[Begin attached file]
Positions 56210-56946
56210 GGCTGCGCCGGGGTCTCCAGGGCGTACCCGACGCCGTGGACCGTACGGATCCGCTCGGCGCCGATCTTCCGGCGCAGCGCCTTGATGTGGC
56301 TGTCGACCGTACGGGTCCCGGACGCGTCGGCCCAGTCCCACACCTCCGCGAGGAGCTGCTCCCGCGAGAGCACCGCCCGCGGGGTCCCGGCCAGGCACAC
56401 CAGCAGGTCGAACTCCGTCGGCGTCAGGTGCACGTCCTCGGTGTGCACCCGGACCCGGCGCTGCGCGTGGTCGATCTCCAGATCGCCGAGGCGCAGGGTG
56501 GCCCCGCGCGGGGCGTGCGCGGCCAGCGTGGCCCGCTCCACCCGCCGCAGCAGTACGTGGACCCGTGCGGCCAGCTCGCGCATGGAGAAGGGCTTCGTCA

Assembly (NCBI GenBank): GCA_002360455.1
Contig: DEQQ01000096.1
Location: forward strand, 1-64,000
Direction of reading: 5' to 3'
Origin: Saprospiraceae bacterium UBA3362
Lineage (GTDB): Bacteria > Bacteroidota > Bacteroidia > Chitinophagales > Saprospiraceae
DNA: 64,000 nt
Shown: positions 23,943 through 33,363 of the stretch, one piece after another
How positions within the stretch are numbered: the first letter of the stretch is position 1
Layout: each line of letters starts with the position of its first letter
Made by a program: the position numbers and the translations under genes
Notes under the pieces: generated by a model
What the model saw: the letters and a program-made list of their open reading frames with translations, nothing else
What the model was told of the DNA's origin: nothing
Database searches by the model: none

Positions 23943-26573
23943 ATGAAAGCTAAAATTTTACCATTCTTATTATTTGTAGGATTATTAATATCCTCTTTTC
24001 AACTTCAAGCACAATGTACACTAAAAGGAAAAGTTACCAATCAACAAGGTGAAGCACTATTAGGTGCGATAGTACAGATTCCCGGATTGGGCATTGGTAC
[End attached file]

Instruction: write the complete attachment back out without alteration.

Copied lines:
Positions 56210-56946
56210 GGCTGCGCCGGGGTCTCCAGGGCGTACCCGACGCCGTGGACCGTACGGATCCGCTCGGCGCCGATCTTCCGGCGCAGCGCCTTGATGTGGC
56301 TGTCGACCGTACGGGTCCCGGACGCGTCGGCCCAGTCCCACACCTCCGCGAGGAGCTGCTCCCGCGAGAGCACCGCCCGCGGGGTCCCGGCCAGGCACAC
56401 CAGCAGGTCGAACTCCGTCGGCGTCAGGTGCACGTCCTCGGTGTGCACCCGGACCCGGCGCTGCGCGTGGTCGATCTCCAGATCGCCGAGGCGCAGGGTG
56501 GCCCCGCGCGGGGCGTGCGCGGCCAGCGTGGCCCGCTCCACCCGCCGCAGCAGTACGTGGACCCGTGCGGCCAGCTCGCGCATGGAGAAGGGCTTCGTCA

Assembly (NCBI GenBank): GCA_002360455.1
Contig: DEQQ01000096.1
Location: forward strand, 1-64,000
Direction of reading: 5' to 3'
Origin: Saprospiraceae bacterium UBA3362
Lineage (GTDB): Bacteria > Bacteroidota > Bacteroidia > Chitinophagales > Saprospiraceae
DNA: 64,000 nt
Shown: positions 23,943 through 33,363 of the stretch, one piece after another
How positions within the stretch are numbered: the first letter of the stretch is position 1
Layout: each line of letters starts with the position of its first letter
Made by a program: the position numbers and the translations under genes
Notes under the pieces: generated by a model
What the model saw: the letters and a program-made list of their open reading frames with translations, nothing else
What the model was told of the DNA's origin: nothing
Database searches by the model: none

Positions 23943-26573
23943 ATGAAAGCTAAAATTTTACCATTCTTATTATTTGTAGGATTATTAATATCCTCTTTTC
24001 AACTTCAAGCACAATGTACACTAAAAGGAAAAGTTACCAATCAACAAGGTGAAGCACTATTAGGTGCGATAGTACAGATTCCCGGATTGGGCATTGGTAC